Measuring Erosive Enamel Loss In Vitro After Single-Application Surface Treatments

Rupert Austin, Ryan Olley, Jose Rodriguez, Rebecca Moazzez, David Bartlett

Research output: Contribution to journalMeeting abstractpeer-review


Title: Measuring erosive enamel loss in vitro after single-application surface treatments
Objectives: To compare a novel profilometry technique for investigating the effect of surface treatments on the volume of enamel loss from multiple cycles of erosion-attrition in vitro.
Methods: A novel surface analysis technique was developed for non-destructive repeat measurements of enamel surfaces using a white-light confocal profilometer. The measurement technique was used to investigate the effect of two sodium fluoride varnishes and a resin-based adhesive on erosion-attrition in vitro. Polished human enamel specimens were pretreated with one of four treatments [G1=45200 ppm F varnish (Bifluoride 10®, Voco Gmbh, Cuxhaven, Germany); G2:22600 ppm F varnish (Duraphat® varnish, Colgate-Palmolive, Piscataway, USA); G3: self etch adhesive (Adper™ Prompt™ Self-Etch Adhesive (3M ESPE, St. Paul, MN, USA); G4: distilled water negative control]. All samples were subjected to 15 cycles of simulated erosion-attrition prior to measurement using white-light confocal profilometry. The conventional technique measured both loss of coating and loss of enamel together whereas the novel technique digitally removed the coating from the surface prior to measurement of enamel loss only.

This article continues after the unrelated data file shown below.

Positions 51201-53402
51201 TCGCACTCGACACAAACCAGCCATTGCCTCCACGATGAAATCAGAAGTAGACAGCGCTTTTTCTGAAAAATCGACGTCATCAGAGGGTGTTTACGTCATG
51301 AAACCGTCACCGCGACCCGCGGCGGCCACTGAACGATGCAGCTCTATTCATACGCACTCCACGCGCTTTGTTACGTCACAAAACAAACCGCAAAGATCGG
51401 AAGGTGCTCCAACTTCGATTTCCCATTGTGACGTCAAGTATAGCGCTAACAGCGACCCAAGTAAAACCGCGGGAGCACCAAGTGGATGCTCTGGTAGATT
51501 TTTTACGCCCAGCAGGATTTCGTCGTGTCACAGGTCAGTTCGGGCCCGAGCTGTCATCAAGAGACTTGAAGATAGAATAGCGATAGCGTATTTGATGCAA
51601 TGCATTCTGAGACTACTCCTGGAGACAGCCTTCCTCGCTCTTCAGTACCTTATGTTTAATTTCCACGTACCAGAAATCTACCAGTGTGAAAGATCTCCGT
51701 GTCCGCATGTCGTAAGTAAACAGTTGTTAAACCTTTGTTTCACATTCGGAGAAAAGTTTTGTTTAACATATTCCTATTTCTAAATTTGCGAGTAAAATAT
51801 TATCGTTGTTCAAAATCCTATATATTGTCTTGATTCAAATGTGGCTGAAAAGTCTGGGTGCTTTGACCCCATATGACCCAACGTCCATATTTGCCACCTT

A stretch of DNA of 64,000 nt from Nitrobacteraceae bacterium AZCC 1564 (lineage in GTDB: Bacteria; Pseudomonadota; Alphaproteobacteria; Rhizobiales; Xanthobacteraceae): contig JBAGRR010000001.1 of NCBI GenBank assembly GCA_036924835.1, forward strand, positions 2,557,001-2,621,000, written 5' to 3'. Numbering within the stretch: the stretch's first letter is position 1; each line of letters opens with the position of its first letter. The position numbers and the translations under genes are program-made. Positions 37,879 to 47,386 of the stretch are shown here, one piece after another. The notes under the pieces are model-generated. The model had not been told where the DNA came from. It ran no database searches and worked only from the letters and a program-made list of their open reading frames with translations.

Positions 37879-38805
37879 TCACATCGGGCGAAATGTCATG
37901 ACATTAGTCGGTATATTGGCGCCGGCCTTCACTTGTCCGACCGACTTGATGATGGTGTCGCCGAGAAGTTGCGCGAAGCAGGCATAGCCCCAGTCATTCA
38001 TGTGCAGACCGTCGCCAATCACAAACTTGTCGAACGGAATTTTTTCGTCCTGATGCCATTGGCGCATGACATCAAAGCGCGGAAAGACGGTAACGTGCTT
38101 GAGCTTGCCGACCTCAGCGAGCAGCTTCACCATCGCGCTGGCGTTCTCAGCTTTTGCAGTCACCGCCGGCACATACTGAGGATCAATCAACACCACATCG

Results: The novel technique quantified volume loss of enamel without the need to remove the surface coating prior to measurement, whereas the conventional measurement outcomes were complicated by the loss of product coating as well as enamel loss. The novel technique revealed that initially, both the fluoride varnishes and self-etch adhesive reduced enamel volume loss in comparison to control (P<0.01). However, after 15 cycles of erosion-attrition, whilst the fluoride varnishes did statistically significantly reduce enamel volume loss (P<0.01), the self-etch adhesive did not.
Conclusions: The non-destructive nature of the novel measurement technique allowed the surface coatings to be left in situ during measurement whilst multiple cycles of erosive wear and repeated measurements were made. Clinically relevant data were collected regarding the potential effects of fluoride containing surface treatments to modify erosive wear of enamel.
Original languageEnglish
JournalJournal of Dental Research
Issue numberSpec Iss B
Publication statusPublished - 2012


Dive into the research topics of 'Measuring Erosive Enamel Loss In Vitro After Single-Application Surface Treatments'. Together they form a unique fingerprint.

Cite this